Porter's Five Forces Model Of Nike

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Analyse Nike balance cost and safety in Bangladesh from the perspective of management control systems and risk management.

Introduction
Poor working conditions have been present for centuries, especially in third world countries. Often times little or nothing is done unless a tragedy occurs to persuade the public to rally for worker rights. It wasn't that long ago that Nike was being shamed in public for its labor practices to the point where it badly tarnished the company's image and hurt sales. The recent factory collapse in Bangladesh was a reminder that even though Nike managed to turn around its image, large parts of the industry still haven't changed much at all.
Nike was an early target for the very reason it's been so successful.
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Porter’s 5 forces model analysis to understand Nike’s industry

Fig 2. Porter’s five forces model
1. Threat of substitute - Low

Substitutes in the footwear category can include any other types of shoes that consumers can choose to serve similar purposes. Substitutes here therefore include the likes of sandals, which can act as substitutes, even though they may not fulfill exact same purpose. It is difficult to think of other substitutes that can fulfill the same purpose as athletic shoes from the footwear industry since this an industry that has something very specific to offer to a targeted market.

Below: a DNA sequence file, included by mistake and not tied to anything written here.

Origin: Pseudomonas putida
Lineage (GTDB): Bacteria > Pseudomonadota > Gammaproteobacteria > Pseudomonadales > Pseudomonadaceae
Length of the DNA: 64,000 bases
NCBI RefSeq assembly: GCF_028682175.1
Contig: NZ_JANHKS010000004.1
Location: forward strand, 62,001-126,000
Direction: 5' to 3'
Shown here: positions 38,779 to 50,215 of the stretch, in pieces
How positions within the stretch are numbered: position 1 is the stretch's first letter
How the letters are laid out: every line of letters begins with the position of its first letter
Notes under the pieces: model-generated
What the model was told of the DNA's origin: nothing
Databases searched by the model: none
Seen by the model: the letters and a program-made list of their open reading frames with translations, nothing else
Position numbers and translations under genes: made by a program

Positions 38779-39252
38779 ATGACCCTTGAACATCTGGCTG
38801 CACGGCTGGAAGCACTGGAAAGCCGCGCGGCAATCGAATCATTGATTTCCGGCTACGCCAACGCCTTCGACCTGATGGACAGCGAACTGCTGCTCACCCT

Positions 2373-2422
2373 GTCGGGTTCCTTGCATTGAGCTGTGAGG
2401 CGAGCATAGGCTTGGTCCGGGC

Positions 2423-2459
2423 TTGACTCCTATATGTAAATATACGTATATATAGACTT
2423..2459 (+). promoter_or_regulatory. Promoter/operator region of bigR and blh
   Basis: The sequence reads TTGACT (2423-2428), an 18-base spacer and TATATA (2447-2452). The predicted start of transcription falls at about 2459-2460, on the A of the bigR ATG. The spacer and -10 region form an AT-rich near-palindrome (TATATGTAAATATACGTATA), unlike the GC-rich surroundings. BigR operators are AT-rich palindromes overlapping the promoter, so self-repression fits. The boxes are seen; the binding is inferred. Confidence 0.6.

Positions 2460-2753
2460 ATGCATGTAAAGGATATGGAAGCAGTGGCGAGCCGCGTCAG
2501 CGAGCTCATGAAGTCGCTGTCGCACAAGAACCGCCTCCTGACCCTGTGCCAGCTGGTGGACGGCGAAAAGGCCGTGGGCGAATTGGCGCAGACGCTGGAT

2. Threat of new entrants - High

The threat of entry is highest in the apparel market due to the relatively lower costs of manufacturing apparel compared to the footwear market where the biggest threat posed is basically from current rivals already established in the market e.g Adidas, Reebok and Puma.

3. Intense rivalry among existing players -
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• 1991: Problems start in 1991 when activist Jeff Ballinger publishes a report documenting low wages and poor working conditions in Indonesia.
• Nike first formally responds to complaints with a factory code of conduct.
• 1992: Ballinger publishes an exposé of Nike. His Harper’s article highlights an Indonesian worker who worked for a Nike subcontractor for 14 cents an hour, less than Indonesia's minimum wage, and documented other abuses.
• 1992-1993: Protests at the Barcelona Olympics in 1992, CBS' 1993 interview of Nike factory workers, and Ballinger's NGO "Press For Change" provokes a wave of mainstream media attention.
• 1996: Kathy Lee Gifford's clothing line is shown to be made by children in poor labour conditions. Her teary apology and activism makes it a national issue.
• 1996: Nike establishes a department tasked with working to improve the lives of factory laborers.
• 1997: Efforts at promotion become occasions for public outrage. The company expands its "Niketown" retail stores, only to see increasing protests. Sports media begin challenging spokespeople like Michael

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